Het kind en het badwater? Het kritisch-realisme als post-positivistische filosofie voor historici // [The baby and the bath water? Critical realism as a post-positivist philosophy for historians]

Abstract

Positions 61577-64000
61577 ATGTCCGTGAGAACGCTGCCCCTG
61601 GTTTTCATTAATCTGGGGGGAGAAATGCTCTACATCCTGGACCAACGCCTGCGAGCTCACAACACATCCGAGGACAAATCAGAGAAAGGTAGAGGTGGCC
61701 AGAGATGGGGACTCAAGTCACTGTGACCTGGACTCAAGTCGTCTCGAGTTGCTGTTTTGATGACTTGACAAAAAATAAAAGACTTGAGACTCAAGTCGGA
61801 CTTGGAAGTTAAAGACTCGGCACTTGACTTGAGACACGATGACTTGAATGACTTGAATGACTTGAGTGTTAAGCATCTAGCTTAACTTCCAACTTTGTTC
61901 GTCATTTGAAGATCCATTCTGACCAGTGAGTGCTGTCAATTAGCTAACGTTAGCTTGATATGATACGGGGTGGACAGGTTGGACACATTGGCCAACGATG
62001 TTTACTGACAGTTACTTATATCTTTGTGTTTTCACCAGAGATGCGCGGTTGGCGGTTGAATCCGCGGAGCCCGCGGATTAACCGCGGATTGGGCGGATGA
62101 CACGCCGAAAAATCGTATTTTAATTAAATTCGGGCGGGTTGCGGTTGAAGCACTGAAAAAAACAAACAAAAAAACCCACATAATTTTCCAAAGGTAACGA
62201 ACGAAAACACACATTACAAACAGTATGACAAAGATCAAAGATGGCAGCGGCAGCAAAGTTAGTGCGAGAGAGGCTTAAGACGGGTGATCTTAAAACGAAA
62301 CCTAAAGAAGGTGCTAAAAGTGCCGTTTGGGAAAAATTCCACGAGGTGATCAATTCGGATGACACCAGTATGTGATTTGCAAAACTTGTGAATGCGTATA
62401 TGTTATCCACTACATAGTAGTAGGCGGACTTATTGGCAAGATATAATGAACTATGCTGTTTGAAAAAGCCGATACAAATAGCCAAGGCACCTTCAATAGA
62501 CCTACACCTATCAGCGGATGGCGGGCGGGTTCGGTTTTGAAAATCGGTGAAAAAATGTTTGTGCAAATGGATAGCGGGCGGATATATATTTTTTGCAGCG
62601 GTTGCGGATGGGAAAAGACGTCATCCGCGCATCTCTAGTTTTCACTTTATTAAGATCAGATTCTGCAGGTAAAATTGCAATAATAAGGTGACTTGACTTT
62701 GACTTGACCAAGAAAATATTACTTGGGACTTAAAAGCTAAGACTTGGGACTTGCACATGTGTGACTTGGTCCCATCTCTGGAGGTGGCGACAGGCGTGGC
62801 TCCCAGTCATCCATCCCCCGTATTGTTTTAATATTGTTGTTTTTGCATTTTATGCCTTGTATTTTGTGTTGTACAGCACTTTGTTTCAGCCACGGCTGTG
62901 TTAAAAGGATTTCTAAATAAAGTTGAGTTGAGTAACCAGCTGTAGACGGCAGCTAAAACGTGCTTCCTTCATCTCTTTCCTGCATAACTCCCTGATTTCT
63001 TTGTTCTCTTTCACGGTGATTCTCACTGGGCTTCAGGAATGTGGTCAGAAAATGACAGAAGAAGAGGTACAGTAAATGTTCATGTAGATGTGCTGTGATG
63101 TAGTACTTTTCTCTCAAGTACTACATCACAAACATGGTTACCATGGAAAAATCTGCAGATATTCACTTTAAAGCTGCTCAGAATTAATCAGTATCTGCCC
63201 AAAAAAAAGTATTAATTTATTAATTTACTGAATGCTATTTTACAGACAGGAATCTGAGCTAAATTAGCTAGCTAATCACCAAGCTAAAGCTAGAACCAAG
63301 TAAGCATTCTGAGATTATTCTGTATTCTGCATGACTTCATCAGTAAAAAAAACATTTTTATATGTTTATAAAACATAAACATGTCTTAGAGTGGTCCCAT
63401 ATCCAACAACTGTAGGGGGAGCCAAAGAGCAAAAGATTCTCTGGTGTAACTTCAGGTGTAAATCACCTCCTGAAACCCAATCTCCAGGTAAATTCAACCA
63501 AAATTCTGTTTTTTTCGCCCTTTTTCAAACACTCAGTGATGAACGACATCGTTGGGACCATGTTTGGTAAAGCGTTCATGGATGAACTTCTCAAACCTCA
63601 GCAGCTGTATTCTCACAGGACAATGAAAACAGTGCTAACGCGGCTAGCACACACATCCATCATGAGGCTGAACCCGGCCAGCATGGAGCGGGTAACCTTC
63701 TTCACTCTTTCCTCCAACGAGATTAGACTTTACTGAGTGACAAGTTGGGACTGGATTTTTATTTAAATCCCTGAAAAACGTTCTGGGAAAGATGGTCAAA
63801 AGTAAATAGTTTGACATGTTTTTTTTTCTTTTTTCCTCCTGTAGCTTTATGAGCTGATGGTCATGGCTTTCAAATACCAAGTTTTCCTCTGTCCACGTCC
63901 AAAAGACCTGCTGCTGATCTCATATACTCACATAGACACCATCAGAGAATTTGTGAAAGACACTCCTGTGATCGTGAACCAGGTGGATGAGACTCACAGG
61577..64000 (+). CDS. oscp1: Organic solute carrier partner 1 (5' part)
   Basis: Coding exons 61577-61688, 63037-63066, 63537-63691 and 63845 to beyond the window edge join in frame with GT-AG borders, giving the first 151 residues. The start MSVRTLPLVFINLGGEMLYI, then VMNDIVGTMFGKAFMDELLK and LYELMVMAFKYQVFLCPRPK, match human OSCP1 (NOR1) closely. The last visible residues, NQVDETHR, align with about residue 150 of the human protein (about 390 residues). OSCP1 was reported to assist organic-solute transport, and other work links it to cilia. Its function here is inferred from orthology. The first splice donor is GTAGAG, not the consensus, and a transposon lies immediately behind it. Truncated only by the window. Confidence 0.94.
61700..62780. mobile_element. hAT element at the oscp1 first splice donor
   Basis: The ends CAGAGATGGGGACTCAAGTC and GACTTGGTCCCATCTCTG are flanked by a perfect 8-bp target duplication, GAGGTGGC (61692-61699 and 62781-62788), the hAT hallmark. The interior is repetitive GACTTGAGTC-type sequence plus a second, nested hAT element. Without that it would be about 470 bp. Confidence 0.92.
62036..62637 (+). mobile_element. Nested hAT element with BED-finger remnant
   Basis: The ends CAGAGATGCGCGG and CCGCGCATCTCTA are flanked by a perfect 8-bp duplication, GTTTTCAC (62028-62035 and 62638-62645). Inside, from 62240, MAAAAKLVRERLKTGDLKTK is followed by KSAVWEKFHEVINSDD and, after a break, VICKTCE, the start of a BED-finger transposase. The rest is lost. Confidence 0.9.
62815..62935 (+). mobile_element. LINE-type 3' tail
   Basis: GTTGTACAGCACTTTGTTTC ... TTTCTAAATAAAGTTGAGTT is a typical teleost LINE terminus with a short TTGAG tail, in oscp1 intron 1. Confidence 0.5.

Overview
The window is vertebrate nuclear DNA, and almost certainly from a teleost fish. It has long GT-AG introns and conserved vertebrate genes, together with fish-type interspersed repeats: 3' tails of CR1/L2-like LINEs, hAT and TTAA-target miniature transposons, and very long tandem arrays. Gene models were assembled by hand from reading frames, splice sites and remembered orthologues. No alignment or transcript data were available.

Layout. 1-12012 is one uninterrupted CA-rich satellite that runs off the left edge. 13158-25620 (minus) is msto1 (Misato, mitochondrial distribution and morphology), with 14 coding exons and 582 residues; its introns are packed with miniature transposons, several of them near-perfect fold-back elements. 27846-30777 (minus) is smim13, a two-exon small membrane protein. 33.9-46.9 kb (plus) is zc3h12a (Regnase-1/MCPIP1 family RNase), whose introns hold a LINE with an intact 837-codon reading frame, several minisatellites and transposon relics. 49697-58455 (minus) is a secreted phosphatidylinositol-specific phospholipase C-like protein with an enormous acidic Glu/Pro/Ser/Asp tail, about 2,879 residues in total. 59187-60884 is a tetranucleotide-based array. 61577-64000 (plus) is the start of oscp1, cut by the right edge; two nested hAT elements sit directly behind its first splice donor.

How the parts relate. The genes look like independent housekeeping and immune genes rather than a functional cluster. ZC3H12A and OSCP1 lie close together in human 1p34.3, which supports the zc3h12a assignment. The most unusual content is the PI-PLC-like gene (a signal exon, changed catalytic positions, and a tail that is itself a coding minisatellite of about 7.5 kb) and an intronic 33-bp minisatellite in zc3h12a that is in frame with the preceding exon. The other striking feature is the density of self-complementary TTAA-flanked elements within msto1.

Discusses "critical realism," the theoretical model devised by Roy Bhaskar, as a philosophy of science useful for historians who want to escape both naive positivism and relativist postmodernism. The linguistic turn has certainly proved useful in the field of historical research and in the social sciences in general. However, in spite of increasing attention paid to language and epistemological questions, historians should not forget that social reality is not exclusively linguistic and exists independently of knowledge of it; rather, they should look for the mutual influences of the linguistic and the social. A scientific historiography must try to explain rather than merely to describe and look for deeper realities and causal forces. Most historians have an intuitive "ontological commitment" in that they want to study reality as it is, though they know they will never reach the "ultimate level" of reality or "absolute truth" some logical positivists thought they could achieve. While positivism is no longer tenable, the epistemological relativism of most postmodern theorists is no alternative for historians who are attached to analyzing reality. Capitulating to narrativistic or relativist theories which are temporarily fashionable will not produce desired results. The "stratified" vision of reality typical for critical realism presents a way out of this deadlock. Historians' knowledge of reality may be insufficient and fallible, but these shortcomings do not preclude judgment. Most significantly, historians must explain causality as a guideline for ethical conduct.